Singapore central bank approves Circle and Paxos stablecoins

Singapore
Fin is an experienced reporter with a focus on the frontlines of global business news and cutting-edge technological trends. He has published engaging interviews with leading industry figures from the likes of CBS, Rakuten, Spotify, and more. When not tapping away behind a laptop, he can be found exploring web3 and the cryptocurrency markets. You can follow his Twitter @FinStrathern or connect with him at https://www.linkedin.com/in/finstrathern/.

The Singapore central bank (Monetary Authority of Singapore) has approved licences for two stablecoin issuers, Circle and Paxos, to operate in the city-state.

US-based Circle, the issuer behind USD Coin (USDC), was granted approval for a major payments institution licence, meaning it can issue cryptocurrencies and facilitate domestic or cross-border payments.

Also a US firm, Paxos develops the Pax Dollar (USDP) and has received a licence to offer digital payment token services.

Both Circle and Paxos announced their approvals on 2 November, a week after the Monetary Authority of Singapore (MAS) published consultation papers proposing to regulate digital payment token service providers and stablecoin issuers.

Such regulation would fall under Singapore’s Payment Services Act (PSA), which was passed in 2019 to give the MAS the authority to oversee the operations of payment service providers.

Thanks to the licences, Circle and Paxos will now be able to offer their stablecoins alongside other digital payment token products and services in Singapore.

Circle CEO Jeremy Allaire said that the licence will be “instrumental to Circle’s regional and global expansion plans in raising global economic prosperity.”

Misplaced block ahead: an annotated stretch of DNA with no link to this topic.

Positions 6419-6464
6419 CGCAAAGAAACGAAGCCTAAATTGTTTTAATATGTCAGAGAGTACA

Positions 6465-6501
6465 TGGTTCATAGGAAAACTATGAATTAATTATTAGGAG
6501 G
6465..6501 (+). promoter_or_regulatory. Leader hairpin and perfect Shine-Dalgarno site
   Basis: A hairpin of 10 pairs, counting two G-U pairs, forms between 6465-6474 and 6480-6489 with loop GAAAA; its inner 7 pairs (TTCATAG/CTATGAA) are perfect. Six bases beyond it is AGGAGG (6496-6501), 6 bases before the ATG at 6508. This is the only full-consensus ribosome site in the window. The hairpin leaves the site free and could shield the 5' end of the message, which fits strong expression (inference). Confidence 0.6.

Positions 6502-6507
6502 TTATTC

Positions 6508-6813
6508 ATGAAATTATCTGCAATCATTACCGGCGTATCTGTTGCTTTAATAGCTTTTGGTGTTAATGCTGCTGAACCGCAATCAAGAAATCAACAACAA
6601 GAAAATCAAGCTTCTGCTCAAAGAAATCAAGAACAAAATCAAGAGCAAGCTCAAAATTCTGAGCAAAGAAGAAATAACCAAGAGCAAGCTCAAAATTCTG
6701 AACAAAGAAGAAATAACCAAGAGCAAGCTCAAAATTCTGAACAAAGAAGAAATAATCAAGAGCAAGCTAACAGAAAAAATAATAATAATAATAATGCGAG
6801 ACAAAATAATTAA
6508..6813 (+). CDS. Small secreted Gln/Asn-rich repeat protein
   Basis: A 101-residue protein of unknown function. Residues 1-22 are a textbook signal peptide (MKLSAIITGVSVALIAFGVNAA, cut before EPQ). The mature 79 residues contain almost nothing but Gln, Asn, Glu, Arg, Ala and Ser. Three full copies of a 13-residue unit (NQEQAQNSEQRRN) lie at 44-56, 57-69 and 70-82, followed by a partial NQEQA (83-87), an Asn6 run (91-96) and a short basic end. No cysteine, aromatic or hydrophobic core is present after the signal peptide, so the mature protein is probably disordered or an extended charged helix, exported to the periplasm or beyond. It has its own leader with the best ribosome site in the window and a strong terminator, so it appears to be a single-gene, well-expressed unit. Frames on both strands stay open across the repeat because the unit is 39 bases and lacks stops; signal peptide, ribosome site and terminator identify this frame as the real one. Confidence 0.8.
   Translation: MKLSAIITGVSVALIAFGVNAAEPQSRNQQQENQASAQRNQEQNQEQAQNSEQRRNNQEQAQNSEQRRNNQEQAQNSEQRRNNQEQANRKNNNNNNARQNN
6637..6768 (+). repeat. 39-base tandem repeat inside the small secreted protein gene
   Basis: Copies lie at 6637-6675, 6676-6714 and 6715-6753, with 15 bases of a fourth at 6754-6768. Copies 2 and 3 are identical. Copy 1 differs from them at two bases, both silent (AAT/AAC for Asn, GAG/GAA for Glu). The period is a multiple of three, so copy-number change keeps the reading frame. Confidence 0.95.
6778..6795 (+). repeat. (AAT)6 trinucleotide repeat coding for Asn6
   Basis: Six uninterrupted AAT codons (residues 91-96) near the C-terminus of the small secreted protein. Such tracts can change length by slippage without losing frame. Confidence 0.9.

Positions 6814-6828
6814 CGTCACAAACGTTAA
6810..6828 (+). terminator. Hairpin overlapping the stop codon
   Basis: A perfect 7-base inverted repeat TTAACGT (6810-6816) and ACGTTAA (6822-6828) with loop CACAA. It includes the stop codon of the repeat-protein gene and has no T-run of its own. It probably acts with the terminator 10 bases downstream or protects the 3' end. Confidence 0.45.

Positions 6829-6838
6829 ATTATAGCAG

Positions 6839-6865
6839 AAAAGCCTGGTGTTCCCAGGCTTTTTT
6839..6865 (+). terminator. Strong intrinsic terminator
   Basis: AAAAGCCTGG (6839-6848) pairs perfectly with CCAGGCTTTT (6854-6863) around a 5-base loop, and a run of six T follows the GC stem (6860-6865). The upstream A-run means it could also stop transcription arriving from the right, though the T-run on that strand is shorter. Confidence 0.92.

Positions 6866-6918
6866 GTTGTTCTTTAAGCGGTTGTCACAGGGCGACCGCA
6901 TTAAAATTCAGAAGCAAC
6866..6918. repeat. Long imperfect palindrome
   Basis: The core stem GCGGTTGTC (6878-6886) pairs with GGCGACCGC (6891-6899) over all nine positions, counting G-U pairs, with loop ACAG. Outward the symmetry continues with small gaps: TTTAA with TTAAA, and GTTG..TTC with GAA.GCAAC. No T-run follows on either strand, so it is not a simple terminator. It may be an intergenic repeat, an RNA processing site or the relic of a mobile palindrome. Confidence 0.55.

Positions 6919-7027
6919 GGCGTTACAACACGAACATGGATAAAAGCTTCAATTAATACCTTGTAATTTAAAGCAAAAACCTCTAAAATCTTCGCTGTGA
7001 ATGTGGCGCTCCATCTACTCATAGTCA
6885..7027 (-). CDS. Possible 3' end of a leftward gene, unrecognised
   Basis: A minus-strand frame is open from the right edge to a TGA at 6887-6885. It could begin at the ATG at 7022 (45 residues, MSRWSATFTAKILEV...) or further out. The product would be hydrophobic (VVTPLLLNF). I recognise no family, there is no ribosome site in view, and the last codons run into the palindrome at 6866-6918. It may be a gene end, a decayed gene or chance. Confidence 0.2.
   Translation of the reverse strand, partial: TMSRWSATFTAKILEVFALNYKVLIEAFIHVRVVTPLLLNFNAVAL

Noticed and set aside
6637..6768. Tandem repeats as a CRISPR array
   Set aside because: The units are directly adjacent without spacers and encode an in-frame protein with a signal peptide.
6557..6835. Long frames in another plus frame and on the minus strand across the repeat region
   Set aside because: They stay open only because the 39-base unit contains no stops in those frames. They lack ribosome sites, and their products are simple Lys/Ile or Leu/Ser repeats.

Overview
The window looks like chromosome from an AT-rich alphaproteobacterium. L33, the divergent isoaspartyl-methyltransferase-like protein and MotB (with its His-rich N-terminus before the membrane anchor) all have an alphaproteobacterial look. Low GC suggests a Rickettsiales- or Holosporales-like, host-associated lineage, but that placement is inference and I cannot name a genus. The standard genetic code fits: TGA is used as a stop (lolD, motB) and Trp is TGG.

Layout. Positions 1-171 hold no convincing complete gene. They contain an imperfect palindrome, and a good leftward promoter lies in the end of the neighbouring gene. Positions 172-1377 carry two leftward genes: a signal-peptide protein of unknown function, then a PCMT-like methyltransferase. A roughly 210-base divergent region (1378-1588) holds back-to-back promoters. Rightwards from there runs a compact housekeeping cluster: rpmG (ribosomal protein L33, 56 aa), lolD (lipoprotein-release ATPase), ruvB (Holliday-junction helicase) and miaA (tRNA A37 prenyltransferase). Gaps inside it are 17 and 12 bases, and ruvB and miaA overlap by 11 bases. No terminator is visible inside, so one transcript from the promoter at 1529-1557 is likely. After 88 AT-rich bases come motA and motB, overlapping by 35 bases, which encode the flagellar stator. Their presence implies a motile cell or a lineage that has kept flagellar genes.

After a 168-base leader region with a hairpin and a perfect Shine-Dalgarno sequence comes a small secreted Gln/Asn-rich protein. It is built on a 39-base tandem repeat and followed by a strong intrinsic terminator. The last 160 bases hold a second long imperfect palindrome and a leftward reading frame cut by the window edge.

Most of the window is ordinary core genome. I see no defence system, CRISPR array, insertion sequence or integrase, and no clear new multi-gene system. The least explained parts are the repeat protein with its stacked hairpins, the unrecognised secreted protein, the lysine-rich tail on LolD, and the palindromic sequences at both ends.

Dante Disparte, Circle’s chief strategy officer and global head of public policy, added that USDC’s approval opens up huge potential for cryptocurrencies to drive economic growth in Singapore.

On Paxos’ side, Paxos Asia CEO Rich Teo said: “We’re excited to have MAS as our regulator, and with their oversight, we’ll be able to safely accelerate consumer adoption of digital assets globally in partnership with the world’s biggest enterprises.”

The move from the Singapore central bank comes after a series of stricter decisions on crypto in the country.

Earlier in summer, MAS’ chief fintech officer Sopnendu Mohanty promised to be “brutal and unrelentingly hard” on poor business practices from within the crypto sector.

In December 2021, the MAS also turned down more than 100 of 170 applicants that applied for digital payment token service licences in the city-state.

Singapore is keen to maintain its status as an innovative financial hub and crypto-advocate, but it must do so cautiously. In September, the country’s largest bank, DBS, decided to expand its crypto trading services only to accredited investors within a strict set of guidelines.

Photo by Fin Strathern.

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